An opinion poll has put the leader of the Public Affairs party, Radek John, as the most popular politician in the Czech Republic. The STEM poll released on Monday showed positive ratings for Mr. John from 61 percent of those questioned. He was followed in popularity by Social Democrat deputy leader Bohuslav Sobotka with 50 percent and the chairman of the TOP 09 party Karel Schwarzenberg with 43 percent. Recent opinion polls suggest that Public Affairs could make a breakthrough in the elections to the lower house at the end of May and win seats in parliament, possibly having a decisive say in the shape of a future coalition.
The Czech government on Monday decided that former minister of minorities and human rights, Michael Kocáb, would be made its commissioner for human rights. Mr Kocáb resigned from the ministry at the end of March under pressure from the small Green Party which was angered that it was not consulted about the appointment of a new environment minister. Prime Minister Jan Fischer, who has taken over the ministerial portfolio for minorities and human rights himself, said the appointment was aimed at ensuring some continuity. Mr. Kocáb replaces Jan Litomiský who was in the post since September 2006.
Czech tennis player Tomáš Berdych has climbed to 14th in the world ATP rankings. That represents an advance of one place from his previous position and his best ranking since mid-2008. The top ranked Czech men’s player got through to the quarter finals of the Monte Carlo tournament last week following a bright start to the clay court season. He has expressed the ambition of getting back into the world’s top 10, a position he last occupied two years ago.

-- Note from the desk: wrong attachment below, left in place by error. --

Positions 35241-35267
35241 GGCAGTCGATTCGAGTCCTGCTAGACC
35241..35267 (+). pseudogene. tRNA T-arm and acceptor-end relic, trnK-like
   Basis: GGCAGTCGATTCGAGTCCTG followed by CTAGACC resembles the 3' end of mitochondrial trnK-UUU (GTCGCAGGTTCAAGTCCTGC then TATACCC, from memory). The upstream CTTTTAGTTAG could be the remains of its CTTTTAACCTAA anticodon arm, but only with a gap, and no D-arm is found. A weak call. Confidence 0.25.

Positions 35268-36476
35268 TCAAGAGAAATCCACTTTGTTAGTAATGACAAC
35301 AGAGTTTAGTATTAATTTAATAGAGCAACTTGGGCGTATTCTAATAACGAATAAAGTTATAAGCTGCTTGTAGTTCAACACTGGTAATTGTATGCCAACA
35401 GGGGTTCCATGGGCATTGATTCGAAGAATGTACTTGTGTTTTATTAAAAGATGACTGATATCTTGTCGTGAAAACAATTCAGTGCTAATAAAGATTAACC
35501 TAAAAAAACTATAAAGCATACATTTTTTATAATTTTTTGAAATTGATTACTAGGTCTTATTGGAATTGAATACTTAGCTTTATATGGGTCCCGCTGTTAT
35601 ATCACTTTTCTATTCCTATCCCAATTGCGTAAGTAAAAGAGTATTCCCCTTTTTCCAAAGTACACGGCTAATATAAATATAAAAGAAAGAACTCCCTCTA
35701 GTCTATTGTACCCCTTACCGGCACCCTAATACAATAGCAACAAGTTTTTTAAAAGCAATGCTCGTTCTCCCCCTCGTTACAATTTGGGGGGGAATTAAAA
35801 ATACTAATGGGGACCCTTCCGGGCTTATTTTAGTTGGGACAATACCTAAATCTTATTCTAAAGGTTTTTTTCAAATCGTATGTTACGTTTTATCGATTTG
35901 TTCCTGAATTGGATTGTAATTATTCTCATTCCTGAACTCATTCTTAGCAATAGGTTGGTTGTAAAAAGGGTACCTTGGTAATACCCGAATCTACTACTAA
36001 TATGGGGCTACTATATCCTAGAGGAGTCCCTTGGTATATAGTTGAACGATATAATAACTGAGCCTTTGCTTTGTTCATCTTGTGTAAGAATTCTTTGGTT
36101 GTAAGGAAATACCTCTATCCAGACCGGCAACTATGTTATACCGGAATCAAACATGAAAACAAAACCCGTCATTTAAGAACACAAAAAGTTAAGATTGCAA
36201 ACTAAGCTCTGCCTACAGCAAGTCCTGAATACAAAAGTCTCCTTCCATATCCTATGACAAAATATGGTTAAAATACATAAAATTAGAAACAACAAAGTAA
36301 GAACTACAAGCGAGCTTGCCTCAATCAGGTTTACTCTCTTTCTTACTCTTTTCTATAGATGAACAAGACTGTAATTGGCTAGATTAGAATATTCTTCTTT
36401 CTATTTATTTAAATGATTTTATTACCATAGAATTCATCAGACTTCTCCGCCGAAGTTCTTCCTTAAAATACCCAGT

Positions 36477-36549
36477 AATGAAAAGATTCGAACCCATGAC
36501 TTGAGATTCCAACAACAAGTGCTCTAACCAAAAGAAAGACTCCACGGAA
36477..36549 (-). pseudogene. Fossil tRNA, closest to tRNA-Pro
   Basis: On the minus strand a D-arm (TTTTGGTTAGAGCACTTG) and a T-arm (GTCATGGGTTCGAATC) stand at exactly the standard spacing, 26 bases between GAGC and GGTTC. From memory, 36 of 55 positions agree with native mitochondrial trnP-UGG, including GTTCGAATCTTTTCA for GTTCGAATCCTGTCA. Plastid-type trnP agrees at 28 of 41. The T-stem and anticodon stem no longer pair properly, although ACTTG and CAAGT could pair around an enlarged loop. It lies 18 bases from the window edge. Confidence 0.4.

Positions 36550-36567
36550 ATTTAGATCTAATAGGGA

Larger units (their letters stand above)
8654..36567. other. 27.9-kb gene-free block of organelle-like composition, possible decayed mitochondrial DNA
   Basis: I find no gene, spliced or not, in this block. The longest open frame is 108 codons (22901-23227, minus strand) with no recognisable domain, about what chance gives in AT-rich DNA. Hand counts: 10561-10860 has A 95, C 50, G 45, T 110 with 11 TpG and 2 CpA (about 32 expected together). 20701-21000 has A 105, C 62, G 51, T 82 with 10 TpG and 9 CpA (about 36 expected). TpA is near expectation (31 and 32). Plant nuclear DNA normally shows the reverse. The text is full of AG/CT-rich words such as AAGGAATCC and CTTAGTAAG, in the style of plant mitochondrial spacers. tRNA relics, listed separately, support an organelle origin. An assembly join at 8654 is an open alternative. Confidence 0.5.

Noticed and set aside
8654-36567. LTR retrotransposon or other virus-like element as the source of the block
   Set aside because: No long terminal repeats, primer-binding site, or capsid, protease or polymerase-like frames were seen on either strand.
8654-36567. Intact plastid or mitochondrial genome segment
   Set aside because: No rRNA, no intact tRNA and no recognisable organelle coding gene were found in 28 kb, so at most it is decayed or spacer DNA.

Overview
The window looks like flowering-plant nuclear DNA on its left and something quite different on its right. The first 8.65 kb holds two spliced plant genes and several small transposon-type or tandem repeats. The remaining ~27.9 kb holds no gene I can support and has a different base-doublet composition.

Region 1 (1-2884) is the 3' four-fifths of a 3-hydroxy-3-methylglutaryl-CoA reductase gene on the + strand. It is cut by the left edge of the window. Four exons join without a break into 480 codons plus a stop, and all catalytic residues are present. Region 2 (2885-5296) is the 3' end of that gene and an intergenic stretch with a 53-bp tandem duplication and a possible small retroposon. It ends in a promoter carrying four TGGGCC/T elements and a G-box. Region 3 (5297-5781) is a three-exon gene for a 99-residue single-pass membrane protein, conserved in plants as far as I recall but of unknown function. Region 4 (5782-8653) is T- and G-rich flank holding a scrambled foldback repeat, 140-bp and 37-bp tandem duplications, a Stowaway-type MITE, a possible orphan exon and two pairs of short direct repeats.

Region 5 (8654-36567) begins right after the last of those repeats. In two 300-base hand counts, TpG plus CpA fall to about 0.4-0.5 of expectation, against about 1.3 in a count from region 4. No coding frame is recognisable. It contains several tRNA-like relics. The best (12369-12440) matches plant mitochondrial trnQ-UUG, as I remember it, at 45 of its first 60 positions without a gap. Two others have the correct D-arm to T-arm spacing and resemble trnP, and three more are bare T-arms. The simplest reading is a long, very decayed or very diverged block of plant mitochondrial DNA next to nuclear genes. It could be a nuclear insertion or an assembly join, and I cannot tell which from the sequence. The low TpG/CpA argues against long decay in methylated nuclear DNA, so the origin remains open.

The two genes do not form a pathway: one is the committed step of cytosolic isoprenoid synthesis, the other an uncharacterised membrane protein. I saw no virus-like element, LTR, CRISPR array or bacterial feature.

Pardubice have taken a 2:0 lead in games over Vítkovice in the final of the Czech ice hockey Extraliga. Veteran goaltender Dominik Hašek notched up a shutout as Pardubice again exploited home advantage to take the second game 1:0 on Sunday evening. The only goal in that encounter came from Daniel Rákos at the start of the second period. The next match in the best-of-seven series takes place at Vítkovice’s stadium in Ostrava on Wednesday.
Czech President Václav Klaus, Prime Minister Jan Fischer and archbishop
of Prague, Dominik Duka, attended the funeral of the late Polish president
Lech Kaczynski on Sunday. They left the Czech capital early on Sunday by
train for the border town of Bohumín, where they continued by car to
Krakow. Flights were disrupted because of the cloud of volcanic ash. The
conservative Polish president and his wife, Maria, were buried on Sunday
afternoon in a crypt at the Wawel castle, the traditional resting place of
Polish heroes and royalty.
The presidential pair and 94 others were killed when their government plane crashed in western Russia just over a week ago. Many world leaders were forced to stay away from the funeral because flights were grounded. President Klaus said it was unforgivable that some European and EU leaders had not attended.